Engage: What the past two years have taught us about data in adult social care
The past two years have seen unprecedented challenges for the care sector, from the impact of COVID-19, to recruitment and retention challenges, and evolving government policy.
Dave Griffiths, Programme Head of Workforce Intelligence at Skills for Care reflects on how important access to comprehensive data has been for the sector during this time and what we’ve learned about data collection.
Watching the news over the summer of 2020, I was amazed to see data was still being updated and provided to us by care providers facing the most terrible situations. However, we’ve been using that data to help show the scope and scale of the challenges the sector has faced and continues to face.
The Adult Social Care Workforce Data Set (ASC-WDS) is an online service where social care providers can share data about their workforce. Skills for Care’s analysis team uses ASC-WDS to create a clear picture of the social care sector in England.
The power of workforce data
Skills for Care has been collecting workforce data since long before the pandemic, but the need to understand the sector and the workforce has never been greater than in the past 24 months.
We were able to use the data provided to us by care providers to help the Department of Health and Social Care (DHSC) to understand how many vaccines would be needed in the sector and considerations for roll out. It’s also allowed us to monitor changes in sickness and vacancy rates which has helped highlight the crisis being felt by care providers. Both are higher than pre-pandemic, with an average of 8.5 days lost of sickness and 9.8% vacancies reported in February 2022.
Our intelligence has been used to inform recent official inquiries and policy changes. It was used in the Health and Social Care Select Committee’s workforce burnout and resilience inquiry considering the impact on service delivery, staff, and people who draw on care services. The committee are also using our evidence in their ongoing work to look at recruitment, training, and retention in the sector.
New immigration policies have also come into effect over the past few years. During the Migration Advisory Committee’s review of the impact of ending freedom of movement, data provided by Skills for Care was integral in highlighting the important role that non-British workers play in our social care sector. The resulting recommendation that care workers and home carers be made eligible for the Health and Care Worker visa was subsequently agreed by the government.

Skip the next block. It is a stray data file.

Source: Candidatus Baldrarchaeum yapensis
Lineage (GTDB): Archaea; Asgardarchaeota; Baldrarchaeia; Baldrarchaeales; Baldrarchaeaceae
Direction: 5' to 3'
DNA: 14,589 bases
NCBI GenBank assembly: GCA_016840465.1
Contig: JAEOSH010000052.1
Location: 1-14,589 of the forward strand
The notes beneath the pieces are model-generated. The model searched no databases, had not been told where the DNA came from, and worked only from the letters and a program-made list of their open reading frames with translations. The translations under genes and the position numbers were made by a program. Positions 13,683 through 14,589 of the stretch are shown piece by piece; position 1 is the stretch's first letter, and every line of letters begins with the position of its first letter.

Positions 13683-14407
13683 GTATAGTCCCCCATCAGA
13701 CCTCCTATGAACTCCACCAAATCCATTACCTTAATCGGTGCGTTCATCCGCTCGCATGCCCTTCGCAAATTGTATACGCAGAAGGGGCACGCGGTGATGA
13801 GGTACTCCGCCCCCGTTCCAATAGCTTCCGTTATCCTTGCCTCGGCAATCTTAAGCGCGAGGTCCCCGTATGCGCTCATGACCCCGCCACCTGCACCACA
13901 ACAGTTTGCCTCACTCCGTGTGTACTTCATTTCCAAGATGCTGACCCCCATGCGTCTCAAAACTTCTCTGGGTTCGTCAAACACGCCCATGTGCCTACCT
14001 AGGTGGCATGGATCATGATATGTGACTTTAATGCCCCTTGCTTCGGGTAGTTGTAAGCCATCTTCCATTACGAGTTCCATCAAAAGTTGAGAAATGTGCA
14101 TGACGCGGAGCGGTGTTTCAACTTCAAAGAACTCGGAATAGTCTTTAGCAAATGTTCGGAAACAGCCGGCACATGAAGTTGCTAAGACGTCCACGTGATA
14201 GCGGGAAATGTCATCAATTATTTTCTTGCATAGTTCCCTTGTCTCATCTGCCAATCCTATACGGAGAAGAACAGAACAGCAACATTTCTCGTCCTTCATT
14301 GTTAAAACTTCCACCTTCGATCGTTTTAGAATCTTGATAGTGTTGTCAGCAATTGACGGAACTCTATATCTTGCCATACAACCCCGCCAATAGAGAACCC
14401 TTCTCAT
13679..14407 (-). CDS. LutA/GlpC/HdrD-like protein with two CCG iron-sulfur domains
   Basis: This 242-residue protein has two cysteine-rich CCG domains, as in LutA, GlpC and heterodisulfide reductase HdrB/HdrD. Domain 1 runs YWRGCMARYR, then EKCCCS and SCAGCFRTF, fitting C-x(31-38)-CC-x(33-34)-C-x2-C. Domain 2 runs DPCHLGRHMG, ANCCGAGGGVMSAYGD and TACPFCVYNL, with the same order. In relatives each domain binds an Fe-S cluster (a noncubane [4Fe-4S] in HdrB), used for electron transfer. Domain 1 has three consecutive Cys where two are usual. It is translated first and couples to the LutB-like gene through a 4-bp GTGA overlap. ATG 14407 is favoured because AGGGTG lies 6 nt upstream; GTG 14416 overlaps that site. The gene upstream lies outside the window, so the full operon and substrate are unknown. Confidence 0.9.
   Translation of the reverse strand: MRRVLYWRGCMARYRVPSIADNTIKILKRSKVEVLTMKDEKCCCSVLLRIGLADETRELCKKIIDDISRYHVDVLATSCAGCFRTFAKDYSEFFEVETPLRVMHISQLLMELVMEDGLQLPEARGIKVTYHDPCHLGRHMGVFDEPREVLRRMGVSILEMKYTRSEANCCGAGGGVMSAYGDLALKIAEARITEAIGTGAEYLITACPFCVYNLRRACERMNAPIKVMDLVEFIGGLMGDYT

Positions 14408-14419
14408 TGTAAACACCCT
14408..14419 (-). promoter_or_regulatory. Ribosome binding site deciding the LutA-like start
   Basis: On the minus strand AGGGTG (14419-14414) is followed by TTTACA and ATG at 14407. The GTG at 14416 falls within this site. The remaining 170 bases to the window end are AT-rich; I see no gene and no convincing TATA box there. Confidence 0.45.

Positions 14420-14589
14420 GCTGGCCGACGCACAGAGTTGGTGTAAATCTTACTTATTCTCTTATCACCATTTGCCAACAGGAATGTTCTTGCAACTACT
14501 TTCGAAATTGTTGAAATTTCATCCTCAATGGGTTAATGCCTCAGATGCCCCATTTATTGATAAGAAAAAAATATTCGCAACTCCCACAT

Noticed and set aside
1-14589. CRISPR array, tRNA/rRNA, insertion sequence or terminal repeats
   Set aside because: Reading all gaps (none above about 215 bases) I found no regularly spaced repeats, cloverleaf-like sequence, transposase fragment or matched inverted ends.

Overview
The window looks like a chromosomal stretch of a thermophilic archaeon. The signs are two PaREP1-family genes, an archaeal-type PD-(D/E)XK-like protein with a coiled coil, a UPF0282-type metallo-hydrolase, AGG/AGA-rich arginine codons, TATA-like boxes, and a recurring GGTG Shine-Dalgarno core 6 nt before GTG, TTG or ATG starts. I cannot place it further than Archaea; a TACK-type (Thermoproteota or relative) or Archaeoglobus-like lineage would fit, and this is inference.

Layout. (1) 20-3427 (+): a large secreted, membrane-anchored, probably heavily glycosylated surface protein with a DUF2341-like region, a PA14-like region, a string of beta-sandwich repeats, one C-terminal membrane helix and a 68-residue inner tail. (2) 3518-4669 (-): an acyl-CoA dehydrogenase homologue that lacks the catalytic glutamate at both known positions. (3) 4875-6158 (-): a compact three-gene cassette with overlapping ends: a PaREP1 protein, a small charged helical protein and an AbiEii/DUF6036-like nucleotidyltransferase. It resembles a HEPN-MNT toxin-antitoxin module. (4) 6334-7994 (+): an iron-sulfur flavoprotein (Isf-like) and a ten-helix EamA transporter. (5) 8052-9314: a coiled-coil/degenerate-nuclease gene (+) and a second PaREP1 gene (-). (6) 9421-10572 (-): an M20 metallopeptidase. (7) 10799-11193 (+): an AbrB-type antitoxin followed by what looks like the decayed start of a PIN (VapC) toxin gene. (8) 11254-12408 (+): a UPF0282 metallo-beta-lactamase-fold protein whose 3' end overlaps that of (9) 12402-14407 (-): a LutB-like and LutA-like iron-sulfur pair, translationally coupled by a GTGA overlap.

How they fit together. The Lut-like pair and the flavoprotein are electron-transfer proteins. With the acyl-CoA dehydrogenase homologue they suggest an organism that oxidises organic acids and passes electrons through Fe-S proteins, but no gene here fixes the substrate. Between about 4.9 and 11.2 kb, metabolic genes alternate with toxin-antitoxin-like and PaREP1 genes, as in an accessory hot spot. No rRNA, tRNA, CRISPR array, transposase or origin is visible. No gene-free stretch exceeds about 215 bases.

The past two years have changed the way we use data. We have invested time in data engineering so we can report more frequently and more accurately. During a time when social care needed extra support, decision making was rapid, and providers had limited capacity, so drawing on existing sources of intelligence was crucial.
The recently published social care reform white paper outlines the government’s plans for the social care sector, and data is an important element of this.
They have identified that to support social care reform, there needs to be high-quality and timely data available nationally, regionally, and locally to help identify best practice and address areas of improvement. They want to ensure that the data which is collected is shared more widely so that those in the sector have intelligence needed to operate effectively and deliver improved outcomes for those receiving care and support.
The Department of Health and Social Care is working to establish an adult social care data framework by spring 2022, setting out what data the sector needs to collect, and why, where, how, and by whom it’s collected. It will set out how to improve the quality of data and rationalise collections.
As we move forward into the next stages of working and living alongside COVID-19 access to clear and effective data will continue to play an ever more important role in shaping and guiding the sector, and I’m pleased to be part of that.
About The Author
Dave Griffiths, BA (Hons), MSc is Programme Lead – Workforce Intelligence at Skills For Care. Dave has over 10 years of experience leading the team and working with adult social care data, particularly organisational and workforce data.
He has worked on projects with the Department of Health and Social Care, health bodies, integration sites, the Care Quality Commission, local authorities, higher education institutions and many other analysis projects.